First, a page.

|75||Lyons Peak||WGF||NC||2003||1||Presumed Extant||1970, 2007 (50%)|
|77||Lawson Valley||WGF||Core||2017||1||Extant||1970, 2007 (40%)|
|78||Bratton Valley||WGF||NC||Pre-1963||3||Presumed Extirpated||1970, 2007||Fire.|
|79||Hollenbeck Canyon||WGF||Core||5 2016||1||Presumed Extirpated 5||1970, 2007||Fire.|
|80||Southeast Hollenbeck Canyon||WGF||NC||2007||1||Presumed Extirpated||1970, 2007||Fire.|
|81||South Hollenbeck Canyon||CH||NC||Pre-1963||3||Presumed Extirpated||1970, 2003, 2007||Fire.|
|82||West Hollenbeck Canyon||CH||NC||2007||1||Presumed Extirpated||1970, 2007||Fire.|
|83||Otay Mountain||WGF||NC||1979||2||Presumed Extirpated||2003, 2007||Fire.|
|84||South Otay Mountain||WGF||NC||Pre-1963||3||Presumed Extirpated||2003, 2007||Fire.|
|86||Deerhorn Valley||WGF||NC||1970||3||Presumed Extirpated||2007||Fire.|
|87||North Hartley Peak||WGF||NC||2010||1||Extant||2007 (100%)||Fire (recolonized?).|
|88||South Hartley Peak||WGF||NC||2010||1||Extant||2007 (50%)|
|89||North Portrero||WGF||Core||2010||1||Extant||2007 (25%)|
|91||Tecate Peak||WGF||NC||1980||3||Presumed Extirpated||2007||Fire.|
|92||Otay Mesa||CT||NC||Pre-1920||3||Presumed Extirpated||Development Isolation.|
|94||Santo Tomas||n/a||NC||Pre-1920||3||Presumed Extirpated||2003||Fire.|
|95||North Ensenada||n/a||NC||1936||3||Presumed Extirpated||2005, 2014||Fire.|
|1 California Ecological Units: CH = Coastal Hills; CT = Coastal Terraces; WGF = Western Granitic Foothills; PC = Palomar-Cuyamaca Peak.|
|2 NC means “non-core.” “Core”/large geographic footprint defined by a total area within 1/2 km of Hermes copper butterfly records greater than 176 hectares (435 acres).|
|3 Geographic accuracy categories: 1 means recorded GPS coordinates or accurate map; 2 means relatively accurate specimen collection site label or map; 3 means site name record or map only accurate enough for determining species' range (not used to determine size, or in mapping if within 1.5 km of a higher accuracy record).|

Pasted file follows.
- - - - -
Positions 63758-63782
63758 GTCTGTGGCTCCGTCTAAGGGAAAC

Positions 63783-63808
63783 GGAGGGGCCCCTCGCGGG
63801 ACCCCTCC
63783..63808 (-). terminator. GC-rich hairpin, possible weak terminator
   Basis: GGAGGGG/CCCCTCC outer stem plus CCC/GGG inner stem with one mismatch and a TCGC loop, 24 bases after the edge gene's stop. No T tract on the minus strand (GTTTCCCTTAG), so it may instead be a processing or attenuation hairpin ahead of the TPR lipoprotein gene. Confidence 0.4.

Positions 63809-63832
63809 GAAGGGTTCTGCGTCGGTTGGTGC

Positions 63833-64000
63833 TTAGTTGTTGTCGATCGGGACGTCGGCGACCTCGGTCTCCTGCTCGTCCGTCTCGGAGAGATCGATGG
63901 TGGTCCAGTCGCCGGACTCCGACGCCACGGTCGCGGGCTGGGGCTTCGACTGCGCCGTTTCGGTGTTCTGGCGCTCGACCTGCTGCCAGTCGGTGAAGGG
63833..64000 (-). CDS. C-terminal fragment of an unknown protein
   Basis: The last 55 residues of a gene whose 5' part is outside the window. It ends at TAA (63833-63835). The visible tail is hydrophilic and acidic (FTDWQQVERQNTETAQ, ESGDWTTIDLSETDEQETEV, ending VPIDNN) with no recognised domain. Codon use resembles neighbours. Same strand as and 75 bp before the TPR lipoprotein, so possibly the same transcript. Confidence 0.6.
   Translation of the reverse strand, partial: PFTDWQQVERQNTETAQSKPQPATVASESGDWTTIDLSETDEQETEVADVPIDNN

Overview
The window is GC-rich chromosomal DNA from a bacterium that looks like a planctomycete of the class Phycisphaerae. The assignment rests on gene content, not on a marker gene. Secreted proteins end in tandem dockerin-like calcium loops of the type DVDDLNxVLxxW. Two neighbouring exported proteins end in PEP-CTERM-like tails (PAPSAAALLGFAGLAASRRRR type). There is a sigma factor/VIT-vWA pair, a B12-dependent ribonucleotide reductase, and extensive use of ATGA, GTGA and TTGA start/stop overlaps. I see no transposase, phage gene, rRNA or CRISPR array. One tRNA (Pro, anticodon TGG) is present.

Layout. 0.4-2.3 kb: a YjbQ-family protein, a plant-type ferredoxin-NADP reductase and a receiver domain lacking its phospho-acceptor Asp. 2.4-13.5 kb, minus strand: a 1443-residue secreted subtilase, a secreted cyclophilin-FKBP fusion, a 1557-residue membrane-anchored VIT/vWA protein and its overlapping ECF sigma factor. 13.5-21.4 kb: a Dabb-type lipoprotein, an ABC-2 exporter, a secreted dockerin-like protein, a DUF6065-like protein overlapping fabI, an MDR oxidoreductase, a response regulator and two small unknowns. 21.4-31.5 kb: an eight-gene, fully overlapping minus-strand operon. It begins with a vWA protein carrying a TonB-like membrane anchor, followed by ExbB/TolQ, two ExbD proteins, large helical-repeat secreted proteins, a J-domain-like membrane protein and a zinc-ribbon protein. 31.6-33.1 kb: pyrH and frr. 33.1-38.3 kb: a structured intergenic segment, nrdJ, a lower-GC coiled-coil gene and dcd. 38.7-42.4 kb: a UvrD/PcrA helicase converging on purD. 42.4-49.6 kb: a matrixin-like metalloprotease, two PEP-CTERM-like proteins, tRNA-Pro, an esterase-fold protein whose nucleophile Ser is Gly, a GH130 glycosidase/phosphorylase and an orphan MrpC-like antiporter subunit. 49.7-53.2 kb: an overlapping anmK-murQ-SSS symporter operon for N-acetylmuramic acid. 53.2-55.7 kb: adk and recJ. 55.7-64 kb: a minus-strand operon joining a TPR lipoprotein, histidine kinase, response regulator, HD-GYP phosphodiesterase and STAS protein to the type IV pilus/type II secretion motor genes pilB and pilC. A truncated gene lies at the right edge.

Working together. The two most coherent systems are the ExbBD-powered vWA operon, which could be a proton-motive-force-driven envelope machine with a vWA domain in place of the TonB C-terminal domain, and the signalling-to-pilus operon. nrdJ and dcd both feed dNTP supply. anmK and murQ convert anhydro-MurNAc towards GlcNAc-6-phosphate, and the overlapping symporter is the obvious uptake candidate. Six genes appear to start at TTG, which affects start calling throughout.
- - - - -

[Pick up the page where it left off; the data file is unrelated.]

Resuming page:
|4 “Extirpated” means associated habitat has all been developed. “Presumed extirpated” means the record location is developed but there is a significant amount of remaining undeveloped habitat, or all records within a 2003 or later fire footprint and no post-fire butterfly records. “Presumed extant” means unburned or post-fire record >10 years old. “Extant” means there is a record <10 years old in unburned habitat.|
|5 At least one adult observed after 2015 translocation, may not represent breeding.|
|6 Although records are low accuracy, extirpation of populations in Mexico is presumed due to numerous large fires in the area between 2003 and 2014 (NASA imagery).|
Summary of Analysis
To assess Hermes copper butterfly viability, we used the three conservation biology principles of resiliency, redundancy, and representation (together, the 3Rs) (Shaffer and Stein 2000, pp. 306-310). Briefly, resiliency supports the ability of the species to withstand environmental stochasticity (for example, wet or dry, warm or cold years); representation supports the ability of the species to adapt over time to long-term changes in the environment (for example, climate changes); and redundancy supports the ability of the species to withstand catastrophic events (for example, droughts, hurricanes). In general, the more redundant, representative, and resilient a species is, the more likely it is to sustain populations over time, even under changing environmental conditions. Using these principles, we identified the species' ecological requirements for survival and reproduction at the individual, population, and species levels, and described the beneficial and risk factors influencing the species' viability.